Writing Great User Stories


Published on

User stories are very popular for a simple reason: It's easy to write stories. But writing great user stories is hard. This presentation introduces ten tips for writing great stories including focusing on the user, collaboratively writing stories, and progressively decomposing them.

Published in: Business

Writing Great User Stories

  1. 1. Ten Tips for WritingGreat User Stories Roman Pichler romanpichler.com @romanpichler
  2. 2. Contact details:+44 (0) 7974 203772roman.pichler@romanpichler.com@romanpichlerwww.romanpichler.comwww.allthingsproductowner.com
  3. 3. Story  Time • A  user  story  describes   func3onality  that  is   valuable  to  a  user  or  a     customer.   • It  tells  a  story  about  how   someone  uses  the  product.©  2011  Pichler  Consul3ng  Limited 3 3
  4. 4. A  Sample  User  Story Acceptance Criteria o I won’t fall asleep or play with As a conference visitor, my iPhone. o By the end of the talk, I can I want to attend a talk to correctly answer three acquire new knowledge. question about the subject. o The talk should be no longer than 45 min.©  2011  Pichler  Consul3ng  Limited 4 4
  5. 5. Focus  on  the  User • Describe  the  product   from  the  perspec3ve  of   your  target  users  and   customers • Use  user  roles  in  your   stories • You  may  find  it  helpful  to   do  some  lightweight   modeling©  2011  Pichler  Consul3ng  Limited 5 5
  6. 6. Engage  in  a  Conversa3on • Use  stories  to  facilitate  a  dialogue  between  the   team  and  the  users,  the  customers  and  the   other  stakeholders • A  story  is  not  a  specifica3on  but  captures  the   essence  of  a  conversa3on  about  the  features   of  a  product • This  encourages  crea3vity©  2011  Pichler  Consul3ng  Limited 6 6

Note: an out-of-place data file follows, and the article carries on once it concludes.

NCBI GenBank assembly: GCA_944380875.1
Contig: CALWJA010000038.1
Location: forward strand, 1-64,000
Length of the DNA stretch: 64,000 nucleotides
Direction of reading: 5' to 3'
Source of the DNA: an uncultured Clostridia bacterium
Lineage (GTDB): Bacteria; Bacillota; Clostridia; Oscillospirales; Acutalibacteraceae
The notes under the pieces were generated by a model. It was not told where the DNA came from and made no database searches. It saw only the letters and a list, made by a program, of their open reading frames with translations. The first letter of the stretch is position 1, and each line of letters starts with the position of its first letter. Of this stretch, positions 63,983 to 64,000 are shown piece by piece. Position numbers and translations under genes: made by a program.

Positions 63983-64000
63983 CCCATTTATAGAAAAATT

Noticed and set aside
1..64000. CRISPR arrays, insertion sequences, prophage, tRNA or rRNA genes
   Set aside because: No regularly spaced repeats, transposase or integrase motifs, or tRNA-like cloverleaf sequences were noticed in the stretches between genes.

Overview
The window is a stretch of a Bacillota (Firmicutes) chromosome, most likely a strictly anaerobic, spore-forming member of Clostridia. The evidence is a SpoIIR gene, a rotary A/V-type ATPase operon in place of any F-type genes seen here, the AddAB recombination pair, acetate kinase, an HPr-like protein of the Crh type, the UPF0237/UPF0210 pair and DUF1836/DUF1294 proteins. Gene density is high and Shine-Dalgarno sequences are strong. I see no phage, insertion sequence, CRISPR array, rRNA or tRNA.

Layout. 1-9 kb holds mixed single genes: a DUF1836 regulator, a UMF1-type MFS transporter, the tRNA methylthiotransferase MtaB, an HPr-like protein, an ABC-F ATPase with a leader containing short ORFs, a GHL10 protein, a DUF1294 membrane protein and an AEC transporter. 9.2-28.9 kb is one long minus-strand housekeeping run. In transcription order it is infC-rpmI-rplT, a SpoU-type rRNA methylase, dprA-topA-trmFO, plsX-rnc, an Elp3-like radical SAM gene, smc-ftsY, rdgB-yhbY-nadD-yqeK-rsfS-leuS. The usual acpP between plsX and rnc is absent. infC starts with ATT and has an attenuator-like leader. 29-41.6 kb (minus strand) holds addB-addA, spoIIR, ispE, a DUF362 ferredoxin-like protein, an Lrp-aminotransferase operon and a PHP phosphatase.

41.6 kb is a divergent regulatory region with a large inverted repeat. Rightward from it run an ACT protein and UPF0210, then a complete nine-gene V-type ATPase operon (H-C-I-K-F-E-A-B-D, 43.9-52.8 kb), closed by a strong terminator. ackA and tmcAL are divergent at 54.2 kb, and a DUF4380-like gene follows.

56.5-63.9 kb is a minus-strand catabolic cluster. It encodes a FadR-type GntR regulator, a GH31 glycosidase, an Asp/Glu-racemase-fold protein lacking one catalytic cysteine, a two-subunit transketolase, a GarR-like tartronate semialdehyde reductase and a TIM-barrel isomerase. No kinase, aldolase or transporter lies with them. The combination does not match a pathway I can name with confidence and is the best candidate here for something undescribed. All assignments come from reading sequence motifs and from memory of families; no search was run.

7. 7. Story  Wri3ng  is  Teamwork • Collaborate  to  discover  and  describe  your  user   stories • Leverage  the  crea3vity  and  knowledge  of  the   team  and  the  stakeholders   • Have  regular  product  backlog  grooming   workshop  to  jointly  refine  your  user  stories©  2011  Pichler  Consul3ng  Limited 7 7
  8. 8. Keep  it  Simple • Use  language  that  is  easy  to  understand – Avoid  confusing  and  ambiguous  terms – Use  ac3ve  voice • Focus  on  what’s  important,  and  leave  out    non-­‐ essen3al  informa3on – Rewrite  your  stories  to  improve  them – Wri3ng  is  an  inherently  itera3ve  process©  2011  Pichler  Consul3ng  Limited 8 8
  9. 9. Progressively  Refine  your  Stories State Subject As an enterprise user, I want to Select Recipient state a subject As an enterprise user, I want to select one or more recipients Compose email State Recipient from my contact listAs an enterprise user, As an enterpriseI want to compose user, I want to statean email one or more Enter Recipient recipients As an enterprise user, I want to enter Set Importance a recipient As an enterprise user, I want to set the importance©  2011  Pichler  Consul3ng  Limited 9 9